Performing sensitive biological experiments is always a delicate affair. Few researchers, however, contend with the challenges faced by Cheryl Nickerson, whose working laboratory aboard the International Space Station (ISS) is located hundreds of miles above the Earth, traveling at some 17,000 miles per hour
What patterns exist in the evolutionary design of living things? What particular processes produced these patterns? And how might this information be used to untangle the complexities of health and disease, coded in human genes? These are among the central questions examined by Sudhir Kumar in his path-breaking research.
Vector NTI software is an integrated suite of sequence analysis and design tools that helps users manage, view, analyze, transform, share and publicize diverse types of molecular biology data, all within one graphically rich analysis environment
A new kind of pterosaur, a flying reptile from the time of the dinosaurs, has been identified by scientists from the University of Southampton, the Transylvanian Museum Society in Romania and the Museau Nacional in Rio de Janiero, Brazil
A team of researchers from Scotland has used a novel 3-D printing technique to arrange human embryonic stem cells (hESCs) for the very first time. It is hoped that this breakthrough will allow three-dimensional tissues and structures to be created using hESCs, which could, amongst other things, speed up and improve the process of drug testing
A cluster of tapeworm eggs discovered in 270-million-year-old fossilized shark feces suggests that intestinal parasites in vertebrates are much older than previously known, according to research published January 30, 2013, in the open access journal PLOS ONE by Paula Dentzien-Dias and colleagues from the Federal University of Rio Grande, Brazil.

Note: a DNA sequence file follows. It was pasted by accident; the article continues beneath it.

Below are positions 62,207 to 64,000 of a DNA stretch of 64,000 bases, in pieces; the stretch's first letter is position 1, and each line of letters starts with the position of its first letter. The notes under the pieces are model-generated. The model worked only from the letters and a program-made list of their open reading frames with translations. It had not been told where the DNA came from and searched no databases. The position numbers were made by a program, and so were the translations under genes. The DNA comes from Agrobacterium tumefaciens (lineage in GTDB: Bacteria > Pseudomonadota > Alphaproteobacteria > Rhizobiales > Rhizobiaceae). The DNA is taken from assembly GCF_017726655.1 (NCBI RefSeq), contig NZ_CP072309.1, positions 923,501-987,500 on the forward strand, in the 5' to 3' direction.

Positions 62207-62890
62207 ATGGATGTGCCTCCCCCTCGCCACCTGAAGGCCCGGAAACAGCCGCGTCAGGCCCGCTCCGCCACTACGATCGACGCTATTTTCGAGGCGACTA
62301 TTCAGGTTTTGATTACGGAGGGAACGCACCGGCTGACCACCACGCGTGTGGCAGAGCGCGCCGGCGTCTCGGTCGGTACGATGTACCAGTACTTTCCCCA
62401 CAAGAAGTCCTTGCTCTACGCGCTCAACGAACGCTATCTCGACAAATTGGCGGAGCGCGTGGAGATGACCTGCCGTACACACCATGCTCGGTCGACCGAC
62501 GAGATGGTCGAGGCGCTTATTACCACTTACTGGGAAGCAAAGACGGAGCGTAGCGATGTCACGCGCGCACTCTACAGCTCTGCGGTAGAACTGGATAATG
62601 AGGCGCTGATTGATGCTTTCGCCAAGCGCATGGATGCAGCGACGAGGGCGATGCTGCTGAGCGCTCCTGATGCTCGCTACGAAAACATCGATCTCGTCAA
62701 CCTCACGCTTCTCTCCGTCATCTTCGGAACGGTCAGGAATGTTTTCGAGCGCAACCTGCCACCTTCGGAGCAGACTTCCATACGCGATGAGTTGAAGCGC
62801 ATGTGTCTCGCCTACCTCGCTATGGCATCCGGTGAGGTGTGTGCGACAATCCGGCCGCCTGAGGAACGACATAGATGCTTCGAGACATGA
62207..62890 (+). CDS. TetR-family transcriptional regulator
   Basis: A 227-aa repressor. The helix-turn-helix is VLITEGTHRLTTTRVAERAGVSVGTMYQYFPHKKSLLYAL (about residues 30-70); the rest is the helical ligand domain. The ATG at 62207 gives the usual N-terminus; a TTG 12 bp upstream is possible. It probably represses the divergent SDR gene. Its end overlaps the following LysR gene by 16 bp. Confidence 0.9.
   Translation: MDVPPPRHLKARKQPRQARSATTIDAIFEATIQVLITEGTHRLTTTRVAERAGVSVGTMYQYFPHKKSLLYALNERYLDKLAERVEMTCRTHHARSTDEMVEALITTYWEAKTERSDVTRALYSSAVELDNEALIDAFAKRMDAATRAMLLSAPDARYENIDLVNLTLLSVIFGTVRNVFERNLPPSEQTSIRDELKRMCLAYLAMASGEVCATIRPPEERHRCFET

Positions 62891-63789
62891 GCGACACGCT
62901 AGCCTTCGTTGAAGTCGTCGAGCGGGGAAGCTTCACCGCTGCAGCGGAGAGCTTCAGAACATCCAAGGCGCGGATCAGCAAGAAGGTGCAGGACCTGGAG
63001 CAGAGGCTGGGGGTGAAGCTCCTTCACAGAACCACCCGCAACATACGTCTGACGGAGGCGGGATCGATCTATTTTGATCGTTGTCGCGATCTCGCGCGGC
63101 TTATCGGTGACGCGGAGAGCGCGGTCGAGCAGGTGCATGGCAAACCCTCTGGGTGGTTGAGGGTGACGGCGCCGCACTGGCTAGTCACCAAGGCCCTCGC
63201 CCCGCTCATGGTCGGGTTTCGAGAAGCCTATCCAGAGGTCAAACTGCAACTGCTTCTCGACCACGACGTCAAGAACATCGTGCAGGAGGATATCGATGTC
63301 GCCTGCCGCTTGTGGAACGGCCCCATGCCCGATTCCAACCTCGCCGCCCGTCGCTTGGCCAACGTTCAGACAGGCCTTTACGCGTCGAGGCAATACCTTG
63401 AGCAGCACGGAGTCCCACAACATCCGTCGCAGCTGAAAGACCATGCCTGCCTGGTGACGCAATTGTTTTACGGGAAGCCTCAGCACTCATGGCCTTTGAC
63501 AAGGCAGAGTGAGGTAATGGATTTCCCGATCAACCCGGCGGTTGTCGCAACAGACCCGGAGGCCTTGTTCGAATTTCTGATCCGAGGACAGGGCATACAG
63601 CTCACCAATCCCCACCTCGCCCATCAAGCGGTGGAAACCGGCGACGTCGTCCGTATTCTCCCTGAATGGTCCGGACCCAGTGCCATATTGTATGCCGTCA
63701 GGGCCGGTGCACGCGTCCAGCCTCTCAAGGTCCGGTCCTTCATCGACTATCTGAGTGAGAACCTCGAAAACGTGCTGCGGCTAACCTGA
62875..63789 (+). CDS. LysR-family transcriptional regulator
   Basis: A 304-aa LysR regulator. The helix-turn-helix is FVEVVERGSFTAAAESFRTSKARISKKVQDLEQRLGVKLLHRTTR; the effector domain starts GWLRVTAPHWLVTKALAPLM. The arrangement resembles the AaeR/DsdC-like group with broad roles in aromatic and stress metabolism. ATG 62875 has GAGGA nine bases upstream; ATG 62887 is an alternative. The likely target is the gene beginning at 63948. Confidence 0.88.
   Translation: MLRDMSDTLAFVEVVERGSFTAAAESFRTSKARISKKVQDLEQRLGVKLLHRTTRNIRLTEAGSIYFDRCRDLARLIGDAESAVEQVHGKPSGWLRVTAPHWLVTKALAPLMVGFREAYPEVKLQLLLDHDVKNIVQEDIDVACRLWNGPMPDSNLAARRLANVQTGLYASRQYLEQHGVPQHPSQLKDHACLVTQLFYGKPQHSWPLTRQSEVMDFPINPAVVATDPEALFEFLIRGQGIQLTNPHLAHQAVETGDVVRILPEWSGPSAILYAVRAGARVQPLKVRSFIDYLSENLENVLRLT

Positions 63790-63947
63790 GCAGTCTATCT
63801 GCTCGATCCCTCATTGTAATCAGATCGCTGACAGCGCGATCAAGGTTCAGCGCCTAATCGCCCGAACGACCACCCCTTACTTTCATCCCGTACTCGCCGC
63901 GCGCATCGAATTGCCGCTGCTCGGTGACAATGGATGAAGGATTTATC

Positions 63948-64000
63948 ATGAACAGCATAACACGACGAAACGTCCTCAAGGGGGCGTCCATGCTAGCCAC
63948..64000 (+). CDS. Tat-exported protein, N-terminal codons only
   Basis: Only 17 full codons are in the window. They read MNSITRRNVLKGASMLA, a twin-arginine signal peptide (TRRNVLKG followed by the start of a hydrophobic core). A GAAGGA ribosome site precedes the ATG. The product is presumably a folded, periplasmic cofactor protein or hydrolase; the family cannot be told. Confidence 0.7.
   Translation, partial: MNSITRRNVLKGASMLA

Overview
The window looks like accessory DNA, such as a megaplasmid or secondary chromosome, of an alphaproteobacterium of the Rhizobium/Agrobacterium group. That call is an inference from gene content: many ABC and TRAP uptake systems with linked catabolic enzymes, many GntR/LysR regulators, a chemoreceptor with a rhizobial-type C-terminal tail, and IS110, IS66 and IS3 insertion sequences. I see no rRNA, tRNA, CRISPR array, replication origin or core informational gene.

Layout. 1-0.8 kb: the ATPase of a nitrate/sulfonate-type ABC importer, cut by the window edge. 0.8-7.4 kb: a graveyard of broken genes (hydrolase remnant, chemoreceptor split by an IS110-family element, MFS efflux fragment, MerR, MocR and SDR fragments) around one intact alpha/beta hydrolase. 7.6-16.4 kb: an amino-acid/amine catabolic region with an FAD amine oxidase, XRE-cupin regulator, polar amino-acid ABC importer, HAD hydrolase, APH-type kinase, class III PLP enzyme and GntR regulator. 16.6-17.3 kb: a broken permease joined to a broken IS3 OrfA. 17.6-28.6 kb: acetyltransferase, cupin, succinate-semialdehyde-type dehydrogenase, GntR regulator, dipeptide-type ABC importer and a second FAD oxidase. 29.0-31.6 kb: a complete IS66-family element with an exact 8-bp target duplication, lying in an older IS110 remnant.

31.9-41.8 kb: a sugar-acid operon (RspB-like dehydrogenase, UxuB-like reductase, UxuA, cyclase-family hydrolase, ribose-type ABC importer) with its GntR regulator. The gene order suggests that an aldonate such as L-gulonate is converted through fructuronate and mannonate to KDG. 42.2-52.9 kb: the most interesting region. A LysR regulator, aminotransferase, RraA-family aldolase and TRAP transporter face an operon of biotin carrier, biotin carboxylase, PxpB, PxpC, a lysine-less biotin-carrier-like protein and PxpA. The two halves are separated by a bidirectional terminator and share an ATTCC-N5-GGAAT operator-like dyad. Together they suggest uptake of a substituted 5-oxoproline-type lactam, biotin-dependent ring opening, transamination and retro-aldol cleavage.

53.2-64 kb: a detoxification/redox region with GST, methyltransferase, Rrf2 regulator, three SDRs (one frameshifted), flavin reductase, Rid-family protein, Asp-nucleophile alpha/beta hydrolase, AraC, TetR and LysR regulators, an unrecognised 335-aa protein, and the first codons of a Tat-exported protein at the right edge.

A new study led by researchers at the University of California, Berkeley, represents a major advance in the understanding of the molecular mechanisms behind aging while providing new hope for the development of targeted treatments for age-related degenerative diseases
Vanderbilt University researchers have combined small-angle X-ray and neutron scattering with dynamic molecular modeling to determine how the structure of RPA responds as it engages DNA
It appeared Bono and arachnids didn't mix when his Spider-Man musical had a rough Broadway run, but that didn't keep a biologist from naming an actual spider species after the U2 singer
Day after day, legions of microorganisms work to produce energy from waste in biogas plants. Researchers are taking a close look to find out which microbes do the best job, analyzing the entire genetic information of the microbial communities in selected biogas plants
Because modern computers have to depict the real world with digital representations of numbers instead of physical analogues, to simulate the continuous passage of time they have to digitize time into small slices. The fact that it inevitably introduces errors is an ongoing problem for scientists. However, scientists have now identified and characterized the source of tenacious errors and come up with a way to separate the realistic aspects of a simulation from the artifacts of the computer method
For many years, scientists thought that mosquitoes provided the disease organisms that they spread with a relatively free ride, because the insects didn’t have much in the way of natural defenses to fight off these microscopic stowaways. Recent research, however, has revealed that mosquitoes have surprisingly sophisticated immune systems
Doctors have known for many years that patients with fragile X syndrome, the most common form of inherited intellectual disability, are often also diagnosed with autism. But little has been known about how the two diagnoses are related